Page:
DULUTH - It seems everywhere you look, the unflinching eye of a camera is staring back at you.
To some, the increased use of surveillance video technology by governments, businesses and even Average Joes brings peace of mind. Crooks, bandits and red-light violators can be tracked down and prosecuted. Homes, workplaces and property may be safer from sticky-fingered thieves. But critics are alarmed at the emergence of a Big Brother society, and others say the proliferation of cameras just plain gives them the creeps.
For proof that surveillance is spreading, Gwinnett residents need look no further than their own backyard.
Red-light cameras began popping up at busy intersections last year, with Suwanee becoming the fifth government in Gwinnett to use red-light technology in March.
Gwinnett Clean and Beautiful is planning to purchase three motion-detector cameras to be placed in graffiti-plagued areas. Officials say the low-resolution cameras may not produce a clear enough image to help prosecute taggers, but they could be a crime deterrent.
Duluth police are piloting a program to mount cameras on the stop arms of two selected school buses with routes in the city to catch drivers passing school buses. If successful, the program could be expanded to the entire fleet Gwinnett County Public School buses.
Georgia Department of Transportation has cameras keeping an eagle-eye on I-85,
I-20 and other busy thoroughfares to monitor traffic congestion. Motorists can access footage by logging on to the Georgia NaviGAtor Web site, www.georgia-navigator.com, to find out which roads are clogged with traffic and plan alternate routes.
All Gwinnett County public high schools have security cameras in covering commons areas, restroom entrances, building entrance points and campus access points, said Gwinnett County Public Schools spokesperson Sloan Roach.
Even in Atlanta's popular entertainment district of Buckhead, an elaborate camera system has been installed to cover about 95 percent of the area thanks to financing from a group of local property owners bent on deterring crime.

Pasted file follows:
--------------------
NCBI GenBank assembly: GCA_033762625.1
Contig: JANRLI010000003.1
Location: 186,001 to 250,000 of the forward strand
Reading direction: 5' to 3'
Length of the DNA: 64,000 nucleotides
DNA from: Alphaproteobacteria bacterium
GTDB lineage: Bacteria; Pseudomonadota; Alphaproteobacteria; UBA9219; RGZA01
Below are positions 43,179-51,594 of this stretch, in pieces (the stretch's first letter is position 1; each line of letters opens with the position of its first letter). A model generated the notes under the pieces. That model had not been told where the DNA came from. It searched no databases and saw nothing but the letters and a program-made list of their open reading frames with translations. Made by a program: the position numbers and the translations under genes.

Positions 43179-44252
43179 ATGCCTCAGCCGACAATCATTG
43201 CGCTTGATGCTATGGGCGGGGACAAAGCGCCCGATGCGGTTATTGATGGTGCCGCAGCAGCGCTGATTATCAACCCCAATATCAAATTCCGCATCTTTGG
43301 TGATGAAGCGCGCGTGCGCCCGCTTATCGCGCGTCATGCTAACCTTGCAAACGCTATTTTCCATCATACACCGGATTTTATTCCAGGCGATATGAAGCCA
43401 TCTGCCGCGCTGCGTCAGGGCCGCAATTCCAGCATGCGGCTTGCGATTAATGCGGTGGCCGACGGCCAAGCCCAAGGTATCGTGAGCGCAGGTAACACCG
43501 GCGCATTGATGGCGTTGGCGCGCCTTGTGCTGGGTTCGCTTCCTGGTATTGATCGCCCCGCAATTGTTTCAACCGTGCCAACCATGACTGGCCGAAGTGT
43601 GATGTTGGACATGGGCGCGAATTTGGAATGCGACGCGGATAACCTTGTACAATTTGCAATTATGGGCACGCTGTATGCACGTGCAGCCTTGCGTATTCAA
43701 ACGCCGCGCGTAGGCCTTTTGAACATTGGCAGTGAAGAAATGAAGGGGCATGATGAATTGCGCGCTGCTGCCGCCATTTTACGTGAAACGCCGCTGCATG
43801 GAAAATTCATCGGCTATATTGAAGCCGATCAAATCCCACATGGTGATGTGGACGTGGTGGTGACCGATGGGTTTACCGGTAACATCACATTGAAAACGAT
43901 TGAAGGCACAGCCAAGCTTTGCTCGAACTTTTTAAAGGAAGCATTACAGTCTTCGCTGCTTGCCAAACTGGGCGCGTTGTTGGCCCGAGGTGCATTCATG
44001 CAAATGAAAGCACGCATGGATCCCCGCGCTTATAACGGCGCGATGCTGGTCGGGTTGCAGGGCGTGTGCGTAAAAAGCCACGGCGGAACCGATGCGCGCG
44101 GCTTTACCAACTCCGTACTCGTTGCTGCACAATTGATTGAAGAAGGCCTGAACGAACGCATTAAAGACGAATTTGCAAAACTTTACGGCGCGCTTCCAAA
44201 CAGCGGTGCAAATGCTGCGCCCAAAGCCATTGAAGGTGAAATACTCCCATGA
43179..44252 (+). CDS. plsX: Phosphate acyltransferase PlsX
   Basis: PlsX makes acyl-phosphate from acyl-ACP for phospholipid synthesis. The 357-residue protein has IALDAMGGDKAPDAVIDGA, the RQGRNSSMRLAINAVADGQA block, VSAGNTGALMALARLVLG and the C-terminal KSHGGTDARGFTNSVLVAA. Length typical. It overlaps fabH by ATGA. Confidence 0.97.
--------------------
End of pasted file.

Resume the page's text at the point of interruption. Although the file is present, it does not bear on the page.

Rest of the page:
So when do public safety concerns trump privacy rights? And will we all be under surveillance 24/7 one day?
Watching and waiting
A January 2003 report by the American Civil Liberties Union titled "Bigger Monster, Weaker Chains: The Growth of an American Surveillance Society" concludes that privacy, while not yet dead, is on life support.
Distributors of electronic surveillance equipment disagree, though, and say privacy and security can co-exist.
There is no definitive solution from the courts as when surveillance constitutes an invasion of privacy, said John Neiman, an assistant professor of law at the University of Georgia specializing in torts. In America, legislation has been slow to address the issue and there are no sweeping criminal laws in place. A civil lawsuit is the sole recourse for those who feel their privacy rights have been trampled on.
"The courts lean toward saying as long as the camera is in a public place, a person doesn't have a reasonable expectation of privacy and thus can't claim that a picture taken of them in a public place is an invasion of their right to be free from an unreasonable search under the Fourth Amendment of the U.S. Constitution," Neiman said.
The main concern for some civil rights groups like the ACLU is that the danger stems not from a single source such as government or commercial business. For now, our privacy is protected because these growing piles of personal information remain scattered across different databases. But if one government-controlled umbrella agency began assembling that data, America could become a police state.
People are used to being on camera at retail stores or gas stations. That sort of technology has been in place since closed-circuit television became popular in the 1980s, said Dave Smith, vice president of marketing for Pelco, the world's leading producer of video security systems.
But over the past seven years with the threat of global and domestic terrorism looming, local, state and federal governments have begun using video security systems to monitor public streets, buildings and roadways. The bulk of the demand for surveillance equipment still comes mainly from commercial/industrial markets, but government now accounts for about a third of the market for surveillance systems, Smith said.